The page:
Women started to concoct themselves as social subjects under bourgeois capitalism, and this was implemented by the novel. Mitchell, being a leftist, has overpassed the proletariat novels. She agrees that there were working class novels as well but the dominant form is represented by the women in the bourgeoisie. What I think, maybe until the Proletarian Literature Era in the 1930s when socialism crept into the system abridging the intensive biased span between the aristocrat and the working class , there were not really any proletariat women novels, given the strenuous life and little provisions they had, which would not suffice to produce a literary aspect to their working class life. Even if there were any such novel written by working class women, it would have been stowed away into non-existence. The economic reality and the materialistic approach towards everything in life as proposed by Marx, might lead Mitchell, who has set herself up in a Marxist framework, to call the novel bourgeois in a bourgeois capitalistic world. Regardless of these obligations, I think, proletariat women novelists’ works should be widely acknowledged, as yet ghastly, proletariat novels written by women were not ever recognised let alone critically acclaimed as is done for the proletariat men novelists’ works. The intertwined web of class-bias and patriarchy is the pedestal for novels written by proletariat women.

Mitchell charges Julia Kristeva’s notion of novel as ‘the discourse of hysteric’ by concurring to her and redefines the meaning of hysteria which is “the woman’s simultaneous acceptance and refusal of the organization of sexuality under patriarchal capitalism.” The boomerang events of being feminine and refusing femininity within the patriarchal configuration of the novel, is what a hysteric does. The concoction of a woman’s world within the masculine world makes the woman novelist recognise the significance of bisexuality.

Mitchell takes reference from Lacan’s theory of moment of symbolic; the stage where a child psychologically creates the sexes. Before the moment of symbolic, there is the pre-Oedipal stage, which according to Lacan and Freud, is heterogeneous and not symbolised. The moment of symbolic is followed by the Oedipal stage where the child organizes the pre-oedipal heterogeneity into two poles: masculine and not masculine, that is feminine.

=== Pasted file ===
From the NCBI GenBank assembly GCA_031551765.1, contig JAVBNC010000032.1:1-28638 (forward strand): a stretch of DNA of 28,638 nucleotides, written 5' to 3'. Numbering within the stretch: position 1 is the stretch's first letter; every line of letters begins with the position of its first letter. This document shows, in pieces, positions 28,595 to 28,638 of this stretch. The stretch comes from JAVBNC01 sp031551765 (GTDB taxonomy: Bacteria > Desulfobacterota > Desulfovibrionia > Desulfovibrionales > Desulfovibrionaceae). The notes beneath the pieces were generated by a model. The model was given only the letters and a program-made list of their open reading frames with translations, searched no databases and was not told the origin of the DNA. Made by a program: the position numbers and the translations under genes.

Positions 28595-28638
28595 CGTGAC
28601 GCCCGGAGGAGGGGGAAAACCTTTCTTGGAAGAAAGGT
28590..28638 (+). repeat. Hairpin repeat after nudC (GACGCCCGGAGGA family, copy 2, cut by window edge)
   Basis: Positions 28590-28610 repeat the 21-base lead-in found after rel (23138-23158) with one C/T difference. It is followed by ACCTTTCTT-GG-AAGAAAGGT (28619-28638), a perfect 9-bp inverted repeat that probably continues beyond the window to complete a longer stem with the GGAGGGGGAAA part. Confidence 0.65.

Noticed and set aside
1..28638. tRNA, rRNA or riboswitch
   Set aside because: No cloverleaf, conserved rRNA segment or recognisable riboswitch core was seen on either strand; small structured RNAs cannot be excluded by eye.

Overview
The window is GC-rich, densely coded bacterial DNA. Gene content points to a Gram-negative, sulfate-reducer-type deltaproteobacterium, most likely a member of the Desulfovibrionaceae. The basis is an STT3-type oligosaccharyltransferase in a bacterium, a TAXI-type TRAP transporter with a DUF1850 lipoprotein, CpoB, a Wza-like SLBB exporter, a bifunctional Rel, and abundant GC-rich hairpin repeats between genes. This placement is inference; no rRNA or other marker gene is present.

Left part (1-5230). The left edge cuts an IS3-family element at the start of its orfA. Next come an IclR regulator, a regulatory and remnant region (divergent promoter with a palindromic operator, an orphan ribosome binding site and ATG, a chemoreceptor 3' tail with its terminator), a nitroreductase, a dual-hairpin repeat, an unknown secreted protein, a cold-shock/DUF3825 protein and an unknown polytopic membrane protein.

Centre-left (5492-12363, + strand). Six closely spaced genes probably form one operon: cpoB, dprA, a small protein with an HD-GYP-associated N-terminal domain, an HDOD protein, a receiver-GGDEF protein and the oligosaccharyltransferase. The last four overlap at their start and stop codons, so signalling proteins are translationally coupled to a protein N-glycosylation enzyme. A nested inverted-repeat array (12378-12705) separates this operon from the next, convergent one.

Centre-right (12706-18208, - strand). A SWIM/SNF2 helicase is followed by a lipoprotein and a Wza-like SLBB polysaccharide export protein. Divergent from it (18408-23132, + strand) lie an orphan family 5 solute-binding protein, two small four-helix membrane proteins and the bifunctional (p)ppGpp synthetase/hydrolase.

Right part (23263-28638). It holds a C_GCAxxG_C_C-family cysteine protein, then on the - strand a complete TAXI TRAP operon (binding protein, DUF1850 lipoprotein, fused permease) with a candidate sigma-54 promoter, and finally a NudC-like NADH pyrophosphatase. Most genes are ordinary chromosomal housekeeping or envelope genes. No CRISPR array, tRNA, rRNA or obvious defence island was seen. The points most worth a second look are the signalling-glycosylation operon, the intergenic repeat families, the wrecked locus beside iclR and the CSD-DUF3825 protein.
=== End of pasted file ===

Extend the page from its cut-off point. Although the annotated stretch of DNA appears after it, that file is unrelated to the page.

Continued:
The pre-oedipal stage is characterised as semiotic, carnivalesque, and disruptive. Before advancing towards the political dimensions of the concept of moment of symbolic, we should be acquainted with the terms ‘carnivalesque’, ‘carnival’ and ‘church’. Literary theorist and philosopher Mikhail Bakhtin originated the word ‘carnival’ which is a literary mode which liberates and subverts the assumptions of the dominant atmosphere through chaos and humour. The carnivals of medieval Europe were occasions in which the legal , political or ideological authority of both the state and church were transcended, albeit temporarily, during the liberating and anarchic period of the carnival. The carnival furnished the revellers with temporary liberation from the cusps of the rules and regulations of the church. In Mitchell’s essay, the church, I think, is the authority or the theory of moment of symbolic. The carnival refers to the refutation of the theory of moment of symbolic on certain grounds that Mitchell says.

From the pe-Oedipal, carnivalesque stage, as Lacan’s moment of symbolic suggests, two positions can be derived. The first is that the child has an inborn capacity to recognise itself different from the mother, which means the pre-divided, heterogeneous, pre-oedipal child has its own organization of polyvalence and polyphony. Secondly, the very notion of bisexuality, pre-oedipality or homogeneity arise because of the dyadic possibility of a child with a mother. What Mitchell means, I think, is the child and the mother are one and different at the same time. It is an image of oneness and heterogeneity as two sides of the same coin.